Mr. Shriver, of Wytheville, Virginia, sends us some very pretty galls from a rose bush. They are about the size of small marbles, thickly studded with slender spines like rose thorns. We sent the letter to Mr. Homer Bassett, of Waterbury, Conn., who is one of our leading students in this class of insect work. Mr. Shriver's letter has not been returned, but the remarks of Mr. Bassett will be readily understood without.

"The gall sent by you is that of Rhodites bicolor, Harris. Described by Dr. Harris (Inj. Insects, pp. 548-549), as Cynips bicolor. Baron Osten Sacken gave a very full description of the same in the first or second volume of the Proc. Ent. Soc. of Philadelphia. I am not certain as to the volume, as I am away from my library.

"Mr. Shriver's questions are not easily answered.. In regard to the first, Why is the hollow in the gall so large? I may say that a large number of galls furnish their occupants as much, and some of them vastly more room - but this does not answer his question. As answering it in part, I may add that as a rule galls reach their full development long before the larva is full grown, and in many cases before the larva becomes large enough to be seen by the naked eye. This fact, if true of all species (it may not be), is against the theory that the growth of galls depends upon the irritation caused by the larva while feeding upon their inner walls.

"Why, Mr. Shriver asks, does this particular species take its spiny character? He quotes Dr. Haller's assertion that the origin of the gall is the germ of the flower. If Dr. Haller refers to this species, or even to species in general, I must differ with him. I am not sure that this species of gall is developed from ordinary leaf buds, but think this is the case. I know that the woolly oak-galls, C. q. operator and C. q. summator (I cannot recall the generic names of those species, lately given by Dr. Mays) are both developed from leaf buds - one species affecting the petiole of the embryo leaf, and the other the base of the leaf - and that the woolly covering is nothing but a monstrous development of the pubesceum of the leaf.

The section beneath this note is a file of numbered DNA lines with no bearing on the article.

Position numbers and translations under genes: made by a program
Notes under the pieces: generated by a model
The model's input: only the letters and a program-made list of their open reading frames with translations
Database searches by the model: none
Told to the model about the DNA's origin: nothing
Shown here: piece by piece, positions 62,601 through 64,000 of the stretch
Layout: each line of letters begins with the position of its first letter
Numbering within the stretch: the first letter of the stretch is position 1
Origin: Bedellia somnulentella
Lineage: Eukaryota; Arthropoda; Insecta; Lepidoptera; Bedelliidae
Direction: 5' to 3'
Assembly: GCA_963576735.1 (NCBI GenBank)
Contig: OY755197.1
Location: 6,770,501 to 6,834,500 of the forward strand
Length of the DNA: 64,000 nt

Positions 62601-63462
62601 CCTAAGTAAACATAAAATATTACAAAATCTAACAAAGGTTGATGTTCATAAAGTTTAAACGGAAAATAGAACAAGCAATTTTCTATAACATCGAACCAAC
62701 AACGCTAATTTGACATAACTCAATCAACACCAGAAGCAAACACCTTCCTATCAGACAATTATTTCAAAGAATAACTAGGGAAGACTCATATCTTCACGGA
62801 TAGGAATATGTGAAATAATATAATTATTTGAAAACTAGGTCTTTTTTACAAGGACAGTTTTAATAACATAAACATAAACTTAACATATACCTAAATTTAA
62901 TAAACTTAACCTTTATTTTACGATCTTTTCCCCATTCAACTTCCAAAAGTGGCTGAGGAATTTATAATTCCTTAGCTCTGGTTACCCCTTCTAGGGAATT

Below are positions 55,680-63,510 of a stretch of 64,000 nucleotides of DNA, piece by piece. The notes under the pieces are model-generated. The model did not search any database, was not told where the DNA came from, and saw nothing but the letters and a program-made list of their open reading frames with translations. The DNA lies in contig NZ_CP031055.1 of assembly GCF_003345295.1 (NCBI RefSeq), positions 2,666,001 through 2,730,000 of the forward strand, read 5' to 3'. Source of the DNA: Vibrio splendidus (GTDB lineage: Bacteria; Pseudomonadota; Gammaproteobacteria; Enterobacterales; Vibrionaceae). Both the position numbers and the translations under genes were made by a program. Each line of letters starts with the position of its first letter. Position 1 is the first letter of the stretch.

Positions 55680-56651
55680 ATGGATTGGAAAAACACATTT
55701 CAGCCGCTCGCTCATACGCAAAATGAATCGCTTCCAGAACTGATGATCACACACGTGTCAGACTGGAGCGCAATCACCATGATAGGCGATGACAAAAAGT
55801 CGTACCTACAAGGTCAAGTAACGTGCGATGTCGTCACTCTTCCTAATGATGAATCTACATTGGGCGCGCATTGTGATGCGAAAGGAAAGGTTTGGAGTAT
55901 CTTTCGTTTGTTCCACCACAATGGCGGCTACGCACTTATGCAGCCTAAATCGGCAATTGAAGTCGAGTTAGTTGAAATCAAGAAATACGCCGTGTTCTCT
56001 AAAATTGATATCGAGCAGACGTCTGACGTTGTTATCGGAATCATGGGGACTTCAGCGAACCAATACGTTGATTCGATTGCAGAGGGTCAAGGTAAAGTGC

"Strange as are the forms of galls, there, is in most cases, some attempt on the part of the plant to put on some of the characters of its normal growth.

"Of course Mr. Shriver is aware that from the grubs found in galls, gall-flies are produced. These are of many species, and the common wild rose has several kinds of galls, each kind producing a distinct species of gall-fly.

"If Mr. S. should find that the galls of Rhodites bicolor produce (as they often will) different sorts of insects, he may be sure that only one of them is the producer of the gall - the others are parasitic.

"I cannot now command the time necessary to give a full reply to the questions asked by Mr.

Shriver or to write out the interesting facts they all to mind".